Android 5.0 L enables Pro Photography

Android 5.0 (L release) is set to change standards for Android Media(Audio & Video). Photographers & Audiophiles will rejoice the improvements.

Android 5.0 adds a huge list of features to the API that will enable developers build richer applications than before. The improvements in Camera API allow developers to achieve full Manual control over each camera parameter.

android-5-photography

Lets go over what’s new with Camera2 API in Android 5.0:

1. DNG ( Digital Negative Image) aka RAW Image:

This is huge. Android would now support DNG (or RAW) images out of the box. What this means is upcoming Android camera apps would be able to create RAW image along with PNG, JPEG for each shot. Photographers can import this RAW file into Photoshop or Lightroom to bypass smartphone’s poor Noise correction, white-balance algorithms.
What is DNG?
DNG images have very minimal processing applied and exhibit basically the same compression as RAW files, meaning you’re getting all of the data the sensor captures instead of letting the image processor do the work of trimming things down and adjusting the image to what it perceives as a desirable result.

From the Android’s Camera API documentation:

The DngCreator class provides functions to write raw pixel data as a DNG file.

This class is designed to be used with the RAW_SENSOR buffers available fromCameraDevice, or with Bayer-type raw pixel data that is otherwise generated by an application. The DNG metadata tags will be generated from a CaptureResultobject or set directly.
The DNG file format is a cross-platform file format that is used to store pixel data from camera sensors with minimal pre-processing applied. DNG files allow for pixel data to be defined in a user-defined colorspace, and have associated metadata that allow for this pixel data to be converted to the standard CIE XYZ colorspace during post-processing.
For more information on the DNG file format and associated metadata, please refer to the Adobe DNG 1.4.0.0 specification

2. Faster, limited only by hardware

The Camera 2 API  delivers full resolution images in Realtime (i.e. same line speed of the camera), enabled by a fully synchronized pipeline. In layman’s terms, it can take the best out of the camera hardware, despite what OEM might set limits for in software. e.g.  Nexus 5 can capture photos at 30 FPS, at it’s hardware maximum resolution of 8 megapixels.

3. Burst Mode

Like mentioned above, API now enables App developers to burst capture photos with minimal delay. You can set target FPS rate you want to capture at, and Android will do its best.

4. Full Manual control

New Camera 2 API lets you take control over:

  • Exposure (duration in seconds)
  • Exposure compensation (+- 3)
  • ISO sensitivity (supported by hardware)
  • Manual focus / AF Trigger
  • Flash Trigger
  • AE / AF / AWB mode  (Auto-exposure / Auto Focus / Auto white balance mode)
  • AE / AWB lock (Auto-exposure / Auto white balance lock)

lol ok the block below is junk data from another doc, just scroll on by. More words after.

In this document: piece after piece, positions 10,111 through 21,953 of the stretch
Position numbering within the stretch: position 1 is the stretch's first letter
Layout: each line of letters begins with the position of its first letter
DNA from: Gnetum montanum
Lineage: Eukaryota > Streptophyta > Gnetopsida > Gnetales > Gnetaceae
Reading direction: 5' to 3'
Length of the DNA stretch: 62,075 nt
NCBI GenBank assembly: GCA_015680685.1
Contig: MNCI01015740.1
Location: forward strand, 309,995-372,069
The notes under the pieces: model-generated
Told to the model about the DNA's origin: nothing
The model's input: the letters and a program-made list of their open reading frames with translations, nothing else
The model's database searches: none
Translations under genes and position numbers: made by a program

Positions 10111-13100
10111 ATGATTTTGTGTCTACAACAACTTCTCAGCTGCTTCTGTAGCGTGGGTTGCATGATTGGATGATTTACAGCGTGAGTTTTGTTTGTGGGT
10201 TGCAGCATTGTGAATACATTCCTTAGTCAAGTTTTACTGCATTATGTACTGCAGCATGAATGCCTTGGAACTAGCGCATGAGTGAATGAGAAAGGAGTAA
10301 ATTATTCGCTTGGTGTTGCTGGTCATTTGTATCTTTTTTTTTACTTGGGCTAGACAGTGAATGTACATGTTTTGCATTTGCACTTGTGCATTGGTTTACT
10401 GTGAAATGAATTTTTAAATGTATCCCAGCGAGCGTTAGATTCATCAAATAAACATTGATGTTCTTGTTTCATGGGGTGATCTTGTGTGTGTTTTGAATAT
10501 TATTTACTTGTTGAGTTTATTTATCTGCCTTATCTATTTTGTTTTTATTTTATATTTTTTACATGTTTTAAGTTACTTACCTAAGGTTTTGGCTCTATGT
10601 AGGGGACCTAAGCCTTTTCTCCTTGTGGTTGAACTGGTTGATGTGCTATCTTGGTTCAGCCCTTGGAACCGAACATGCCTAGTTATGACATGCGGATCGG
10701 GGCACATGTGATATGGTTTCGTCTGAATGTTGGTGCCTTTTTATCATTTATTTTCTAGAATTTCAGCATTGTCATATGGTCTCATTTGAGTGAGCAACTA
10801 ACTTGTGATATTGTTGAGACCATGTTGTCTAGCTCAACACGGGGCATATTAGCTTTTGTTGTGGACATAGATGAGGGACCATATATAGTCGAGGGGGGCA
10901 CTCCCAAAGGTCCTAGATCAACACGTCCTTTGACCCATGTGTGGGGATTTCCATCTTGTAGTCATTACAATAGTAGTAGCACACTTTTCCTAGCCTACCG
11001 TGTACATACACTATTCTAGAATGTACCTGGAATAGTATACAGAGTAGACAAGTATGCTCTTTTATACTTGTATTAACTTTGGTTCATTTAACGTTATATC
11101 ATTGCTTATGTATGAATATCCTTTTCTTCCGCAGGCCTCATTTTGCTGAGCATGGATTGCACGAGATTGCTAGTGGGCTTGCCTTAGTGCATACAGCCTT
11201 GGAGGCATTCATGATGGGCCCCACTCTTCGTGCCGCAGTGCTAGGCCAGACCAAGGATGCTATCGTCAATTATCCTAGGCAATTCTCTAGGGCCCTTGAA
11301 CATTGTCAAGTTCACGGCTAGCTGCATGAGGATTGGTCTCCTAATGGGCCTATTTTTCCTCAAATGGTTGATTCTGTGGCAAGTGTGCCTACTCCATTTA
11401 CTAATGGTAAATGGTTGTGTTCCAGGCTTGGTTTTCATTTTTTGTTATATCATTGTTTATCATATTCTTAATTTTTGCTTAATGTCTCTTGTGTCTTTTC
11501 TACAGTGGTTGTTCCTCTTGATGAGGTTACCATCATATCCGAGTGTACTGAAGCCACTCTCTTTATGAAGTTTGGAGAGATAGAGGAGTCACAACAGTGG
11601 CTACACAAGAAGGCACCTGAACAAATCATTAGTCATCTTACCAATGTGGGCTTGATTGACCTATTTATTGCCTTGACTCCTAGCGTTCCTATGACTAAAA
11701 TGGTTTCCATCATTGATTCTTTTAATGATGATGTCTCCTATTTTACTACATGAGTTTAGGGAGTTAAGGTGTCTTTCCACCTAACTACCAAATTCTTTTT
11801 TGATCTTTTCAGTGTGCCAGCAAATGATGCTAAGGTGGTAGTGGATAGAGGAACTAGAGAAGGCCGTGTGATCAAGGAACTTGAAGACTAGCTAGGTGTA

• Precapture AE
  • Hardware enabled Video stabilization
  • Metering regions
  • Tonemap curve
  • Color correction matrix
  • Frame duration

We can only imagine what kind of Photography apps for Android would arrive in future.

And yes, don’t forget Nikon and others are building army of next generation dSLRs based on Android. Sky is the limit.

android-photography

 

( image source: geekPhotography.in)

Related: Audio Improvements in Android 5.0 L [Audiophile]

Developers, leverage it!

If you’re a developer, checkout the video below that discusses improvements in Camera 2 API. These are also included in platform samples in Camera2Basic, Camera2Video java files.

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  • perfectlyreasonabletoo

    Learn English or at least hire an editor.

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    • ShaunTheSheep

      It is terrible. Brust mode? You know when the browser highlights a word in red….?

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  • Carl A. K. Sverdrup

    Will this work with the Sony QX-series?

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    • http://geeknizer.com Geeknizer

      Thats totally on Sony if they choose to.

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  • jenesuispasbavard

    Ever heard of Windows Phone? They’ve had this since last year…

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    • warcaster

      Ever heard of – who cares, it’s Windows Phone! Next you’re going to tell me Blackberry supports it, too?

      Also, it was only a few select Nokia models that supported, not WP8.

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  • Ryan

    Warning: viewing this site on an Android mobile device triggers those hateful “you have a virus” popups and after you clear it off your screen you find yourself being bounced around a redirect maze before you can read more than two lines of the actual article. Please…don’t do that.

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